If the Yankees find themselves in the American League Wild Card Game, who will manager Joe Girardi hand the ball to?
-- Skylar P., Warren, Vt.
Even though Luis Severino stumbled this week in his first look at the Twins, all indications are that Girardi is still leaning toward handing the young right-hander the ball if the Yankees wind up in a win-or-go-home postseason game, though that's less than certain. The idea behind shifting Severino to Wednesday was that he can now still pitch twice before the end of the regular season, should the Yanks have a chance to catch the Red Sox and avoid the Oct. 3 AL Wild Card Game altogether.
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Let's say Severino pitches in the Wild Card Game and the Yankees win. You'd likely have Sonny Gray and Masahiro Tanaka in the first two games of the AL Division Series, with Girardi then selecting between Severino (on regular rest) and Sabathia for Game 3. But if Severino pitches in the last week of the season, that would knock him out for the Wild Card Game. It'd be a gamble, but it tells you how much the Yanks would love to avoid that must-win game.
Even though he lasted just three innings against the Twins, throwing 46 pitches in a third inning that included an epic 13-pitch battle with Joe Mauer, Severino said he was glad that he had faced Minnesota.
"Of course; now I know how they hit," Severino said. "They like to bunt a lot, but they didn't bunt today. They've got a good team. They can hit the ball. That was good that I faced them today."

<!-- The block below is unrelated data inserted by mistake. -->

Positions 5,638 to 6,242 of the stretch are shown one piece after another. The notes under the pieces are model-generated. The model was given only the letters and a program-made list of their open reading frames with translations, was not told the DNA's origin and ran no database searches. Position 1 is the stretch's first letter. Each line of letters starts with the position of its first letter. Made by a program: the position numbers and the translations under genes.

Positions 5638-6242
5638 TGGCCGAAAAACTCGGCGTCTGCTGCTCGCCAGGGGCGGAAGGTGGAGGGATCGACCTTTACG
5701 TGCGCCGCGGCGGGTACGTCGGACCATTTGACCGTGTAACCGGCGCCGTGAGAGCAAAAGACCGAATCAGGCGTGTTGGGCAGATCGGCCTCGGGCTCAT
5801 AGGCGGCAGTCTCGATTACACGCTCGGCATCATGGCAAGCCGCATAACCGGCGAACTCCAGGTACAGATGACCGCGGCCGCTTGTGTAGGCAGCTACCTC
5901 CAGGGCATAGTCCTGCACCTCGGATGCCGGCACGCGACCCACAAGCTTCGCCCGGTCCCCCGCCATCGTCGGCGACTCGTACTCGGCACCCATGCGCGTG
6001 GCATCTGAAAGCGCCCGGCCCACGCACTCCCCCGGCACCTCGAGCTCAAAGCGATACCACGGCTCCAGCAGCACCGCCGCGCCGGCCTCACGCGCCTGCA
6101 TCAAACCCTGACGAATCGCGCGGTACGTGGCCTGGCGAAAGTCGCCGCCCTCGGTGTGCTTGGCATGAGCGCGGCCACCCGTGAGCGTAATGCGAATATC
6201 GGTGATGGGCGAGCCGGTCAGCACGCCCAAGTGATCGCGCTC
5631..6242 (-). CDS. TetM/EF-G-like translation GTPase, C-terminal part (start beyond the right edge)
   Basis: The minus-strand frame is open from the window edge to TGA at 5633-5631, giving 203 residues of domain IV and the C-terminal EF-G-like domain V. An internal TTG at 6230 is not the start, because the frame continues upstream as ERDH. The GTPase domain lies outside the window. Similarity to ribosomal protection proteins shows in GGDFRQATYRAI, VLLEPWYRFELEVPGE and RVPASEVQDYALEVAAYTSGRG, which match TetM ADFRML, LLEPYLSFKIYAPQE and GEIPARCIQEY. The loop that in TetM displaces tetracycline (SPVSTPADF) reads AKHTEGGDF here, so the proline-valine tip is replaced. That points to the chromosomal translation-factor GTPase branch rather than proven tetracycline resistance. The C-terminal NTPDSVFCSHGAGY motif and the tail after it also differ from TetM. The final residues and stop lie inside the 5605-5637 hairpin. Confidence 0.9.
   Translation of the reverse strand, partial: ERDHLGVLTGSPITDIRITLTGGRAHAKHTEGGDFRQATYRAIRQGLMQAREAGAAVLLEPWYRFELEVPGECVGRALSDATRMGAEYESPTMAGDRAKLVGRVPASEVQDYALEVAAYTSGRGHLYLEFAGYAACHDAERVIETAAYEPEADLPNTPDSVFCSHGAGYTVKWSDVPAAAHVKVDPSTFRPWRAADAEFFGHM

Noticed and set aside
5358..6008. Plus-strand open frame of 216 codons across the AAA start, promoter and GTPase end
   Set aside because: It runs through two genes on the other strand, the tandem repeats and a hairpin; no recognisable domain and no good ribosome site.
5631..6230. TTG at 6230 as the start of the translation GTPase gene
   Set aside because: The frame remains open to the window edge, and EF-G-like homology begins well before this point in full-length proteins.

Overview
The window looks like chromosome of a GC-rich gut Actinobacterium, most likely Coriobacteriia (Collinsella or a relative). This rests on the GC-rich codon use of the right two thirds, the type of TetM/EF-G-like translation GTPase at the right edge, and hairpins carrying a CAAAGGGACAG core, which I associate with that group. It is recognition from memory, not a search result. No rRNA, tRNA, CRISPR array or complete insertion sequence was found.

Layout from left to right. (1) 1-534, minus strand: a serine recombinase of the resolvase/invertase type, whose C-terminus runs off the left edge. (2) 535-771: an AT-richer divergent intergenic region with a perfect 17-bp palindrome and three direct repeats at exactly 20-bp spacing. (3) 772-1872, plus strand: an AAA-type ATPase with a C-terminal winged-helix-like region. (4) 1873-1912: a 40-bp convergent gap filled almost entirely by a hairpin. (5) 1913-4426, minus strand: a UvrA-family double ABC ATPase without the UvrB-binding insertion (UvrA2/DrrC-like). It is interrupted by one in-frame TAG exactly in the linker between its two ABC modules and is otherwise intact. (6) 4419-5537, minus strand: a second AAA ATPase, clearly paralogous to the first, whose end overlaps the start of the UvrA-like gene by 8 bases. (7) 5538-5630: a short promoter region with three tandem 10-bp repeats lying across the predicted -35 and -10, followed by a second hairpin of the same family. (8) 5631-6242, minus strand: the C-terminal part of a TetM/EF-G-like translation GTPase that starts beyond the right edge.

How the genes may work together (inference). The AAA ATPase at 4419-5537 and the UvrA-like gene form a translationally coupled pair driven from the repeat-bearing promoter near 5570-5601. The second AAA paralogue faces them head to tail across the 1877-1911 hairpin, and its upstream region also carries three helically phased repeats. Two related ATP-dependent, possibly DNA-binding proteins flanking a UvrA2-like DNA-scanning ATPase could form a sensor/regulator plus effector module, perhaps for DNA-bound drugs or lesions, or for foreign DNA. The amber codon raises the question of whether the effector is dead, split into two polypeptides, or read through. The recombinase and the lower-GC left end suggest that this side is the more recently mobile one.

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Carsten Sabathia has pitched extremely well for a guy coming off a major knee surgery. Has he done enough for the Yankees to re-sign him this offseason?
-- Jack F., via Twitter
I believe Sabathia should warrant a one-year, incentive-laden offer from the Yankees, though obviously at a guaranteed value well below the $25 million he is earning this season. He has been a leader in the clubhouse for years, and the Sabathias are quite comfortable in the New York area, so it's conceivable that he would accept a discount to stay.
The Yanks' 2018 rotation figures to be headlined by Severino, Gray and Tanaka, and Jordan Montgomery belongs in that mix as well, but having Sabathia available to fill a slot at the back end could be valuable. Sabathia has said that he wants to pitch for as long as he can, though he understands he's closer to the finish line than he'd like; when he walked off the mound with right knee pain in Toronto earlier this season, there was legitimate concern that his pitching days could be over. Thankfully, he was able to return and continue to get big outs at this level.
In which area of the roster are the Yankees most vulnerable going into the postseason? Pitching, hitting or defense?
-- Michael B., via Twitter
My answer might have been different earlier this month, but the way the Yankees have played of late -- fattening their record by going 10-2 against the Rangers, Rays, Orioles and Twins -- there haven't seemed to be many weak spots. They're heating up at the right time, and I would argue that the Yanks can hold their own in all of those departments. That said, October baseball is a different animal, and many of their players will be experiencing that level of pressure for the first time.